Stimulation with Concanavalin-A induces IL-17 production by Canine peripheral T cells

Michelle G. Ritt, Beth A. Lindborg, Timothy D. O'Brien, Joseph Bisignano, Jaime F. Modiano

Research output: Contribution to journalArticlepeer-review

7 Scopus citations


The characteristics of canine IL-17-producing cells are incompletely understood. Expression of mRNA encoding orthologs of IL-17 and the IL-17 receptor has been documented in tissues from dogs with arthritis, inflammatory bowel disease, and lymphoma; however, no associations have been found between IL-17 gene expression and disease phenotype in these conditions. Robust assessment of the role of IL-17-producing cells in dogs will require measuring the frequency of these cells in health and disease in balance with other lymphocyte subsets. The aim of this study was to confirm that the T-cell IL-17 response in dogs is evolutionarily conserved. Canine peripheral blood mononuclear cells were stimulated with Concanavalin A with or without polarizing cytokines. We used a canine specific IL-17 ELISA and flow cytometry to identify IL-17-producing T cells. Accumulation of intracellular IL-17 was observed in stimulated CD4 and CD8 T cells. The addition of pro-inflammatory cytokines appeared to enhance polarization of canine CD4 T cells to the Th17 phenotype. Conversely, the addition of IL-2 in the presence of TGF-β resulted in expansion of Treg cells. We conclude that canine IL-17-producing cells behave similarly to those from humans and mice when stimulated with mitogens and polarized with pro-inflammatory or immune regulatory cytokines.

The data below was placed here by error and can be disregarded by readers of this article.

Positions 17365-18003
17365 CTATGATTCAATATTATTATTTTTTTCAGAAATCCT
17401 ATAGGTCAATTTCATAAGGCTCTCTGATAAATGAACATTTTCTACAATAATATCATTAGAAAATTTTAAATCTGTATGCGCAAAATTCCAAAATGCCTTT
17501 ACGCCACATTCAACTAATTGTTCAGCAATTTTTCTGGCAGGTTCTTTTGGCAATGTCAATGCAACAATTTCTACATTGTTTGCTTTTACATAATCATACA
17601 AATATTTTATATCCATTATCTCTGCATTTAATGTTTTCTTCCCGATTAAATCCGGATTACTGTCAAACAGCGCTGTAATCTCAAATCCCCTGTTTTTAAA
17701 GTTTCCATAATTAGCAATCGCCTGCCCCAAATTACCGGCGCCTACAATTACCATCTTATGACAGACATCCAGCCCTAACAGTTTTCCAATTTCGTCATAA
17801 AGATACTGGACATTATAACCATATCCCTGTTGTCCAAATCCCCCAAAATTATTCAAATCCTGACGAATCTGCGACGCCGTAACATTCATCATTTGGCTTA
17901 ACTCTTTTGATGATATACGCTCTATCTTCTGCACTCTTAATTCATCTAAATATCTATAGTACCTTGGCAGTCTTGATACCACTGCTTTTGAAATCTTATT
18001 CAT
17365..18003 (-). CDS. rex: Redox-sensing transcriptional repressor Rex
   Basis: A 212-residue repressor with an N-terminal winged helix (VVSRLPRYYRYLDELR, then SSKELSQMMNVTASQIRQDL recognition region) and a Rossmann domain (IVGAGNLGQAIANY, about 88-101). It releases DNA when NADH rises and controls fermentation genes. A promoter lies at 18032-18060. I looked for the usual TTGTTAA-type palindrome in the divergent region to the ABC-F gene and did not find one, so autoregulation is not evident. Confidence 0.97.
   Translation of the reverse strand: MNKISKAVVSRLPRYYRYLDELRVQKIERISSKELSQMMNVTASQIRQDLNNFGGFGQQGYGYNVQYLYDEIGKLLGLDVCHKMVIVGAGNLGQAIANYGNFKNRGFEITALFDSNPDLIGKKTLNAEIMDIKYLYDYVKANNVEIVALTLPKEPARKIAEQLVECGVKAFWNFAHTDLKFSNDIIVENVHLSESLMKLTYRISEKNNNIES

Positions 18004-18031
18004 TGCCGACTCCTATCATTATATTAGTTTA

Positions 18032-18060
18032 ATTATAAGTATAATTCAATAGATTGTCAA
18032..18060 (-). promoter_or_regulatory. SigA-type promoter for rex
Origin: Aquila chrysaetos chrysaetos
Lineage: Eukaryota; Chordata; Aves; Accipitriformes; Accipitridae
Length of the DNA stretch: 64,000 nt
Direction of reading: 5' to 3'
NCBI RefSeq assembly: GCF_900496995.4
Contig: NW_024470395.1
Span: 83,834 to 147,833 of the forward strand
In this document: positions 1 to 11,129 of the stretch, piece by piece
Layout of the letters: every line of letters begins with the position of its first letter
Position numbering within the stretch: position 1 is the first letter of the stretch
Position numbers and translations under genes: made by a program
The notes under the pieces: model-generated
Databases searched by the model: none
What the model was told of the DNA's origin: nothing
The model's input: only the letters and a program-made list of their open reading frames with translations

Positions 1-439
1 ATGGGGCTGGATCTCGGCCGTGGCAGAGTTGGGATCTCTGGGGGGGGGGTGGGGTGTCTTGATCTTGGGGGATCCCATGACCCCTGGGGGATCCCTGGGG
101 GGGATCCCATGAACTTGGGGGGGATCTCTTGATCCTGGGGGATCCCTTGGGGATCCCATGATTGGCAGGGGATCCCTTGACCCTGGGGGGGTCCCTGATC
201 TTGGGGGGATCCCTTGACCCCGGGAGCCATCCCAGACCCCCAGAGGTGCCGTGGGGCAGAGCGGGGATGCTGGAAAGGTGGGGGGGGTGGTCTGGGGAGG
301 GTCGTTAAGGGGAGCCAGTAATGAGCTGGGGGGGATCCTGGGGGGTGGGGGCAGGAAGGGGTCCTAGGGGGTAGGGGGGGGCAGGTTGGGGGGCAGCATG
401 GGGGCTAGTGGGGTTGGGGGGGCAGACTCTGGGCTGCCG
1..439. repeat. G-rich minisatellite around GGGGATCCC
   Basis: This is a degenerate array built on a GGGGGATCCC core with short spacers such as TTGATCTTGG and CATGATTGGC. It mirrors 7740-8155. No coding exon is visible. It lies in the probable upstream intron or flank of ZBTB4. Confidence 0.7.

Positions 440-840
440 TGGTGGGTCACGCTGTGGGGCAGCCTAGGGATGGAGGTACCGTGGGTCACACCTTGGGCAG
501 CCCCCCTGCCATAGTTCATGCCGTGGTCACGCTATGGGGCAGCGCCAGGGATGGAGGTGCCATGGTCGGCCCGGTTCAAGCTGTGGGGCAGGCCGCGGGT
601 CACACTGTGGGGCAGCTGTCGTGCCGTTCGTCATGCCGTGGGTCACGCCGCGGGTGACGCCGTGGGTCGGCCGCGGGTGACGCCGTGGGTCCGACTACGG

Original languageEnglish (US)
Pages (from-to)43-51
Number of pages9
JournalVeterinary Sciences
Issue number2
StatePublished - Jun 1 2015

Bibliographical note

Funding Information:
Grant Support: This work was supported in part by a Small Companion Animal Grant from the College of Veterinary Medicine, University of Minnesota. The authors would like to thank Peggy Just for helpful discussions and manuscript review. This work was supported in part by a Small Companion Animal Resident Award from the College of Veterinary Medicine Research Office, University of Minnesota. The NIH Comprehensive Cancer Center Support Grant to the Masonic Cancer Center, University of Minnesota (P30 CA077598) provided support for flow cytometry. The authors gratefully acknowledge donations to the Animal Cancer Care and Research Program of the University of Minnesota that helped support this project.

Publisher Copyright:
© 2015 by the authors.


  • Canine
  • Cytokine
  • Flow cytometry
  • T Lymphocytes


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